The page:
Sunday, May 31, 2015

Rain, rain, go away

There were just four days in this month of May when it didn't rain in Kansas City. Maybe five, depending on what happens today. March 22nd's blog post included tips on preparing for our rainy season - clean out your gutters, improve the drainage around your house's foundation by sloping the ground away from the house, and, keep the gutters and downspouts free from debris. 

But the ground is so saturated now, even those preventative measures may not have kept water out of your basement. Houses that usually stay dry in heavy rains are getting wet this month. The Kansas City Star newspaper quotes a foundation contractor as saying, "When that water table in the ground gradually starts to increase...our basements literally become pools waiting to fill up." What to do now?

First, protect your belongings by getting them off the basement floor. Then, make sure your sump pump, if you have one, is plugged in and working. Yes, make sure it's plugged in. An amazing number of sump pumps are unplugged by home owners for various reasons. Make certain that yours is working. And do the preventative measures mentioned above. If water is still getting into your basement, it's time to call a professional contractor. Or, learn to tread water.

Whole house inspections, condo inspections, radon testing, mold testing and more, we do it all for you. Call or E-mail today to schedule your own Complete Home Inspection, 913-268-0222,

Wednesday, May 6, 2015

Defect of the Week

Three different houses in one week had furnace filters that were installed backwards. That doesn't sound like a big deal, but it really is. First of all, the filter itself is designed with wire or cardboard reinforcing on one side. If the filter is installed backwards, that reinforcement can’t protect the filter material from being sucked in towards the blower, which can cause serious damage to the blower. When installing your filter, check to see if there is an arrow on the edge of the filter. That arrow should point towards the furnace, not back into the return air duct.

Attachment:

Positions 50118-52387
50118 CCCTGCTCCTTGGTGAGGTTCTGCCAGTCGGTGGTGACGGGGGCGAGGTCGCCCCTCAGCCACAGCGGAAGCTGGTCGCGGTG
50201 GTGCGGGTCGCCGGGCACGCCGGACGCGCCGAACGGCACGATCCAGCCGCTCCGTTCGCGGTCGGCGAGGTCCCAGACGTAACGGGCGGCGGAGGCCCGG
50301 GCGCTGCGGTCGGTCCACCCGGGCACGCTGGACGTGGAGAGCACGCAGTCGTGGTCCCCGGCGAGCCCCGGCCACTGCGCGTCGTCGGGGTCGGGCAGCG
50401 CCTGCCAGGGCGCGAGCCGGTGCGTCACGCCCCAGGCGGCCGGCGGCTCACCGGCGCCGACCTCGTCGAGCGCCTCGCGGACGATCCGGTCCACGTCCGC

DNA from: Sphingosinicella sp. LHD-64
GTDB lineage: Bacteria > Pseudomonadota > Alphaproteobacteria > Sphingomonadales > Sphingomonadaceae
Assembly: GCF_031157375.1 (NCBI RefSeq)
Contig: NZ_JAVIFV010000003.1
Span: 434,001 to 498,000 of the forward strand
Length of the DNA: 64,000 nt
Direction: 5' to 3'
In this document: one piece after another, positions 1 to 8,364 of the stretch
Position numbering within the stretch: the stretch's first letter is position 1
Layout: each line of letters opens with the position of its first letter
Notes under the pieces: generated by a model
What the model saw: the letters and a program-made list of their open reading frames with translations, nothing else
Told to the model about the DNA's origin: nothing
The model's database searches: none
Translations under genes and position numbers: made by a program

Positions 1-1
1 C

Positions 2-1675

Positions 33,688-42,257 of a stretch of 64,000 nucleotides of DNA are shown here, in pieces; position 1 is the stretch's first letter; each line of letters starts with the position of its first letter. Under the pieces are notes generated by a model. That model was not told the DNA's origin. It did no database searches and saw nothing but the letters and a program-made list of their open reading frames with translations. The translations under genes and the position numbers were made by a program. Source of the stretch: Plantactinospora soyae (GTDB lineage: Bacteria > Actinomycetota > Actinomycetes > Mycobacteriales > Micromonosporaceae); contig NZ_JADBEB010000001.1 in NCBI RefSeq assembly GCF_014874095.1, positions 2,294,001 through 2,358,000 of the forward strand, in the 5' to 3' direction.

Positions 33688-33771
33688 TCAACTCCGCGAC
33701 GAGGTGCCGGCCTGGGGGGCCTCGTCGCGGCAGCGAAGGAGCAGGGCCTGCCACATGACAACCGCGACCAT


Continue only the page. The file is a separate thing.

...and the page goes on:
Most people think the filter’s job is to keep the house clean. It does, to some extent. But, the filter’s most important job is to keep the blower and all of the interior parts of the furnace and air conditioner clean. That way they work more efficiently. A dirty filter restricts air flow through the heating and cooling system, causing it to overheat and age faster. So, change your filter regularly.

And, another thing to remember is that your "furnace" filter doesn't just work when the furnace is running. Most heating and cooling systems in houses run air through the filter for the air conditioner, too. So now is the time to check your furnace filter, look for the arrows indicating the direction of airflow, and make certain that it installed correctly. Or, have me check it when I'm inspecting the house for you. You will, literally, breathe easier.

Whole house inspections, condo inspections, radon testing, mold testing, and more, we do it all for you. Call or E-mail today to schedule your Complete Home Inspection, 913-268-0222,